In doing so, they are further restricting the scope of who has the right to determine the revolutionary legacy that Amahl Bishara points to in her incisive response to my book in this forum. As she rightly formulates, “belonging in the revolutionary collective is a topic for contestation rather than a given.” Given the lightening speed at which politics and geopolitical formations have unfurled over the past decade in the Middle East, especially since the counter-revolutions to the Arab uprisings, the rising role of Iran, and the American-Israeli responses to losing outright hegemony in the region, Bishara’s brilliant question, “what does it mean to encounter families in the field…to see families unfold in the field,” helps us further complicate the violent, and dizzying, speed of political developments in the region through the eyes of young fathers and mothers trying to figure out the future of their society/region. In the case of how this issue of kinship has unfolded since the writing of my book, this outlook offers us a lens to ask deeper questions—ones I’m currently contemplating given the shifting discourses among young regime loyalists and their generational cohorts who are politically opposed to them. The younger generation of regime loyalists sweeping into decision-making positions in Iran have come to certain conclusions about their political positionality given their experiences fighting in Syria, fighting ISIS, confronting the Trump “maximum pressure” tactics (which the Biden administration has so far continued), and living under increasingly precarious economic realities given the sanctions. The region they encounter is much more violent and volatile than the one their parents experienced. Iran, as a military force, is much stronger than what their fathers experienced on the battlefields with Iraq in the 1980s. And the U.S. as an imperial power, as well as Israel as a regional power, find themselves on shakier political and military grounds than were a generation ago. On the other hand, young political activists in Iran against these regime loyalists (and indeed their regional counterparts who are up against authoritarian governments in their own countries) contend with the failures of earlier attempts at reforming the revolution, what civil society even means in the face of an increased militarized state, how to fight for rights while living through increased disaster swarms (Bonilla and LeBrón 2019) given economic precarity, climate change, and cyberattacks, and how to both work against American-Israeli aggressions and calls for regime collapse in Iran, with forcing change to their political establishment. Bishara’s question, “what do we as anthropologists and people in relation with others in our fieldsites learn from how grown children see their parents and their world?” helps point us to the uncertainty of where politics go from here in a region replete with arms, resources, and contending imperial games.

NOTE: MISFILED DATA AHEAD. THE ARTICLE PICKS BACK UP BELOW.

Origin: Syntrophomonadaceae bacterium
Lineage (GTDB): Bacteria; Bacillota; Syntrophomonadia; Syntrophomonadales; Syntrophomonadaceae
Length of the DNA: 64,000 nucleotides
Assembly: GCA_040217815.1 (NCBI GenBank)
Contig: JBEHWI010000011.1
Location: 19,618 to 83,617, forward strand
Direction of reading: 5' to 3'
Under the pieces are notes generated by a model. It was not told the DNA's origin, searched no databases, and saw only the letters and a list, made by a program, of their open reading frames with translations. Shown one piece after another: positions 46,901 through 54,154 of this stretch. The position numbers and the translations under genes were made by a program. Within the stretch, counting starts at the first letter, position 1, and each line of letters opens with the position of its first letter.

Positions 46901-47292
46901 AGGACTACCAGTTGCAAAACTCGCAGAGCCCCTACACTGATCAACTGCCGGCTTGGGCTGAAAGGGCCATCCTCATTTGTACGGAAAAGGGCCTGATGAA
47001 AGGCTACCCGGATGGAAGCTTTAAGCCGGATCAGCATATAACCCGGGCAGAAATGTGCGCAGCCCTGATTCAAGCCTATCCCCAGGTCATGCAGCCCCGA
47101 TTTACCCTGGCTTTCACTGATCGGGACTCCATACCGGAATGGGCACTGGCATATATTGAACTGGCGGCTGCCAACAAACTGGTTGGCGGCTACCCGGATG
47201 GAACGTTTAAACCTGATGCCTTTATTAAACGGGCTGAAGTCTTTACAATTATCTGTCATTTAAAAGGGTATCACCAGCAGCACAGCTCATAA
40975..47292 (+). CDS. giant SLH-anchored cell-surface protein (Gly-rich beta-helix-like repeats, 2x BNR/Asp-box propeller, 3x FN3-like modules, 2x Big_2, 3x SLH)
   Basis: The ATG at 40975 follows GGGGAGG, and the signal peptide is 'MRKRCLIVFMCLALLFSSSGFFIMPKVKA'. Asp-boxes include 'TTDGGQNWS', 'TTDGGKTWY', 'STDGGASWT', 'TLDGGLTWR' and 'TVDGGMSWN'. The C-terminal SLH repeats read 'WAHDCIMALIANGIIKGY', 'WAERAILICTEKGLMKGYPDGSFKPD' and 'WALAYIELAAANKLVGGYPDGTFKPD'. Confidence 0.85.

Hikmet Kocamaner’s important questions about why regime filmmakers in Iran do not resort to creating cutting-edge, savvy media products similar to what he points to in Turkey, resonate deeply with me and are the topics of new research articles I’m working on given the newer developments in regime media worlds in Iran since the writing of my book. As Kocamaner rightly points out, the earlier generations of regime filmmakers were more in line with the “hypodermic needle” model of media influences, and there has been a struggle unfolding with younger regime filmmakers who are pushing cultural centers and production studios to turn away from that kind of media production and instead towards a “Hollywood model” of media-making, as they term it, where entertainment reigns supreme. In an odd twist, money made through sanctions-busting from the Revolutionary Guards is funneled into this kind of media-making, which has taken off in recent years and become highly successful for television spy thrillers, for instance, at least as far as garnering audience shares. I look forward to exploring these issues more in subsequent scholarship and appreciate Kocamaner’s sharp questions.
Wazhmah Osman’s and Rose Wellman’s generous comments and reading of my book are deeply appreciated. Given their own important fieldwork in similarly contentious spaces, they demonstrate how important it is for ethnographers to engage with communities they may not always agree with, and how key it is to take an anthropological lens to these spaces. It’s deeply encouraging to know of so many anthropologically trained scholars who are doing important work like Osman’s in Afghanistan and Wellman’s in Iran. No matter where we look, we live in a time of increased polarization, militarization, and inequality. How we research these developments anthropologically will be a question we all carry forward with us wherever we work.
I am deeply grateful for all the scholars in this forum who so generously engaged with my book and offered such incisive and critical readings, and to Andrés Romero and SCA's Fieldsights for this invaluable platform. To be read with such care by such critical scholars is a privilege.
Bonilla, Yarimar, and Marisol LeBrón. 2019. Aftershocks of Disaster: Puerto Rico Before and After the Storm. Chicago, IL.: Heymarket Books.